Queen Merna ignored her. She was almost to the final corner. It was hard to judge how much farther it was in the dark, but she had moved from one end of this room to the other so many times today that she knew she was close. Just a few more feet. She needed to concentrate, needed to focus all of her attention on the sensations firing up from her fingertips and palms to her brain.

                “Mom?” Princess Ivey knocked louder.

                Queen Merna’s left hand brushed against something. It moved and tapped against the wall. She had reached the corner, and there was something in that corner. She moved out away from the wall, facing into the corner to block the thing’s escape route, and felt for it with both hands. She found it, grabbed it, held it firmly with her left hand while feeling it up and down with the fingers of her right hand. It was the right size. And she could feel its features. It was humanoid: arms, legs, a head. But was it green? Was it the woodland spirit? Was it the figurine?

                “Mom, answer me,” said Princess Ivey.

                “I’m here,” said Queen Merna. “What do you want?”

                “I had all the servants search the whole castle for that figurine,” said Princess Ivey. “One of the cooks found it in the pantry. I’ve got it right here. Open the door and I’ll give it to you.”

                “You’re mistaken,” said Queen Merna.

                “I’m not mistaken, Mom,” said Princess Ivey. “I’m the one who bought it. I know what it looks like.”

                “Then you’re lying,” said Queen Merna. “To convince me to open the door.” She clutched the thing that she had found in her hand so hard that it hurt.

                “Mom,” said Princess Ivey. “I’m not lying. I have the figurine right here in my hand. Dylan, tell her that I’ve got it. Mom, Dylan’s going to confirm that I have it and you can execute him if you open the door and see that he’s lying.”

                “Dylan doesn’t know what it looks like,” said Queen Merna. “He could be tricked by another small, green figurine.”

                There was silence, then a small thump on the door that Queen Merna took to be her daughter’s weary forehead.

                “I can’t let anyone in until morning,” said Queen Merna. “At the earliest.”

                “Why not?” asked Princess Ivey.

                “Because,” said Queen Merna. “I think I found the figurine. But I have to wait until the sun comes up to confirm that. Because if I open the door and it turns out that I found the wrong figurine, then the room will be contaminated, the conditions will have changed, and I’ll never have closure.”

                “You don’t have the figurine, Mom! I have the figurine! It’s been in the pantry this whole time! Who knows how long? Probably days!”

                “No,” said Queen Merna. “If anyone has the figurine, it’s me. I also may not have it. But you definitely don’t.”

                “All right,” said Princess Ivey in a tone that suggested she was no longer speaking to Queen Merna. “She’s sick and she needs help. Break down the door.”

                “No!” screamed Queen Merna. “No! I’m your queen and I command you to-”

                The heavy blows of axes and the sound of splintering wood drowned out her cries of protest. Queen Merna clenched her eyes shut and huddled facing the corner with the figurine – if that’s what it was – cupped in both hands, shielded from the intruders. She heard the men coming into the room, felt the presence of other people and things contaminating the whole environment, changing it forever.

                “Mom,” said Princess Ivey. “Mom! Look at me!”


                “Look at what’s in my hand! It’s right here!”

                Queen Merna didn’t respond. She didn’t know what to say or what to do.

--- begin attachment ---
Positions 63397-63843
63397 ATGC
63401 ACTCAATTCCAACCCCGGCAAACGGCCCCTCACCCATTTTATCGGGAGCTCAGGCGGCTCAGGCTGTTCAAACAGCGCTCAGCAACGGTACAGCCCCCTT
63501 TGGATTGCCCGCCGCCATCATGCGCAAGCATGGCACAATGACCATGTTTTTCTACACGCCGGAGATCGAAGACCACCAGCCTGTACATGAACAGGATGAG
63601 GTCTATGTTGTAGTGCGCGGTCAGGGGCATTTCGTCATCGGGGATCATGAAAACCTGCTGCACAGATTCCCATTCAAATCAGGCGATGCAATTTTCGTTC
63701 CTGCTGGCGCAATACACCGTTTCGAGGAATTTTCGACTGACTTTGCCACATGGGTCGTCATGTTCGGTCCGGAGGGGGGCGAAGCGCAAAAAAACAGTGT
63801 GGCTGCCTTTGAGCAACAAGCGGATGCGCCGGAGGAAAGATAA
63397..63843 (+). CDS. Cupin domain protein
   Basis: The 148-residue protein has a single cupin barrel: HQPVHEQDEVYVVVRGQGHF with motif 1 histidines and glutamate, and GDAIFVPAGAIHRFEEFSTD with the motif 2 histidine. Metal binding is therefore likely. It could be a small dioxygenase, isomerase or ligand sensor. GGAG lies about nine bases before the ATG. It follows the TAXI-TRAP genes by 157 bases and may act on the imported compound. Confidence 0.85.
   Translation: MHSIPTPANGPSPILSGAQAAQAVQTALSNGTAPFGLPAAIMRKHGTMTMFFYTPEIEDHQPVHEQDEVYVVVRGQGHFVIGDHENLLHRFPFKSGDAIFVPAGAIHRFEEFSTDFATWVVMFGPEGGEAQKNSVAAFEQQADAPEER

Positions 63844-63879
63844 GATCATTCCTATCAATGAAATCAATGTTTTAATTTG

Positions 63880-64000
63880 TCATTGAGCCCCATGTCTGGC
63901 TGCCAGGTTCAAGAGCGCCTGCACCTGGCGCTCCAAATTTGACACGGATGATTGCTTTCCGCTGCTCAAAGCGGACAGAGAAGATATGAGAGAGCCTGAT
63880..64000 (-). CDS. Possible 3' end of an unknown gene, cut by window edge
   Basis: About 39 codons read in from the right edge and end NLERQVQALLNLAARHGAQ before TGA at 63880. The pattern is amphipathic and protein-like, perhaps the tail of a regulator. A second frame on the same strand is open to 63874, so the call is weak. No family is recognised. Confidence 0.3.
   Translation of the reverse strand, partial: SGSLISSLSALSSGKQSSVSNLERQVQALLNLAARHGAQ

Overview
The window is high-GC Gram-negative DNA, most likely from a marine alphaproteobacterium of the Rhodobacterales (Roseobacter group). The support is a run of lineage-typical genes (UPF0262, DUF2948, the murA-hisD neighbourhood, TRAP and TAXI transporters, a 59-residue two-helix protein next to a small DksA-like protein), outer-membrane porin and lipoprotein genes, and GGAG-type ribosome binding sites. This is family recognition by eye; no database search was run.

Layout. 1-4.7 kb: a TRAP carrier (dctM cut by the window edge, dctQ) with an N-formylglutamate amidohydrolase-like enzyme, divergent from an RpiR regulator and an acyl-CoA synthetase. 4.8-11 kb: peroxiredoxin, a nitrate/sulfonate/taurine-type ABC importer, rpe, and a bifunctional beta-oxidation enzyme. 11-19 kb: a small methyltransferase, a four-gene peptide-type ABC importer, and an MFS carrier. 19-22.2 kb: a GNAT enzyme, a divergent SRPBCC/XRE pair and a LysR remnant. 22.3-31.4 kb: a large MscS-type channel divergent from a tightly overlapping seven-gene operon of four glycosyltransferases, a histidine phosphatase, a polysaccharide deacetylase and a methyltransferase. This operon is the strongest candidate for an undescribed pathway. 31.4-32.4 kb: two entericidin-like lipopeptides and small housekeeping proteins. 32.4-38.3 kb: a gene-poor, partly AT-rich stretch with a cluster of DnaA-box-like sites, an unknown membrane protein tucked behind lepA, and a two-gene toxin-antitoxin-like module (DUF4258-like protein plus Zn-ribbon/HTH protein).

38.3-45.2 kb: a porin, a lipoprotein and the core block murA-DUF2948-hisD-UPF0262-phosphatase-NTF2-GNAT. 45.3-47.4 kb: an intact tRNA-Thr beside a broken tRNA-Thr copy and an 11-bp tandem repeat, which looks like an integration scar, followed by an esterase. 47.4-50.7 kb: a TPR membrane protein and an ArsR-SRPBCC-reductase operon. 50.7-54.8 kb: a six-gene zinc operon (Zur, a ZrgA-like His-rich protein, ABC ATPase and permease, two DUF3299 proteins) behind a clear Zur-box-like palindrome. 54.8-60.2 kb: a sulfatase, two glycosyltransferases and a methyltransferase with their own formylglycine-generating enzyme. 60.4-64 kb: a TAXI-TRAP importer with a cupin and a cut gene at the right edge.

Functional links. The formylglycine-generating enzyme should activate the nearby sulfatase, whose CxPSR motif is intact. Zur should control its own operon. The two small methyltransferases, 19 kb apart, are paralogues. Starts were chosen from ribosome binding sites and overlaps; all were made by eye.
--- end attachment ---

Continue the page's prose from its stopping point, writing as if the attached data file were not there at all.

Queen Merna felt her daughter’s hand on her back, shaking her.

                “Mom!” And then Princess Ivey’s voice changed. “Mom?” The question in her voice was a frightened one.

                “What?” asked Queen Merna, still refusing to look at her daughter or either of the potential figurines or anything else.

                “Where’s the desk?”

                “What do you mean, Ivey?” asked Queen Merna. “I broke it apart.”

                “Right,” said Princess Ivey. “But where are the pieces?”

                “In the middle of the-” Queen Merna stopped speaking. She thought back to her final crawl through the room in the dark, the way she had felt every inch of the floor. She had felt stone, she had felt the sack with the other figurines in it, but throughout that entire search, she had felt no scraps of wood, no pieces of broken writing desk.

                “What did you do with it?” asked Princess Ivey. “Did you take the pieces out and burn them in the fireplace while we were gone?” Queen Merna heard her whirl to face the guards. “Marvin, you were standing guard. When did she bring the broken wood out? What did she do with it?”

                “She never came out,” said the guard. “The door never opened. Not until now.”

                “Then where is it?” asked Princess Ivey, her voice rising dramatically in both pitch and volume from the beginning of the sentence to the end.

                Queen Merna stayed face-down and eyes-closed in the final corner. Her hands had begun to sweat around the small thing within them. She said, “It has to be somewhere, Ivey.”

                “I know that,” said Princess Ivey. “Everything’s somewhere.”

                “But,” said Queen Merna. “You opened the door. And now it could be anywhere.”

Discussion Questions

  • Does this seem like a story written while watched over by one-level-above-trash knick-knacks? Why or why not?

  • Do you have any “closed rooms” in your life in which you are trying to “find” something and you’re worried that if you “open the door” then the “room” will become “contaminated” and you’ll lose touch with reality entirely? Explain what I mean by this. Let the quotation marks guide you.

  • Have you ever dropped something and then not known where it went? BE HONEST! Do NOT say “yes” if the TRUTHFUL answer is “no!”

  • What was your family’s most successful conquest? Go as far back as you need to. Does any plunder from that conquest remain? I bet some does.

  • Where were the remains of the writing desk?

  • Where was the figurine?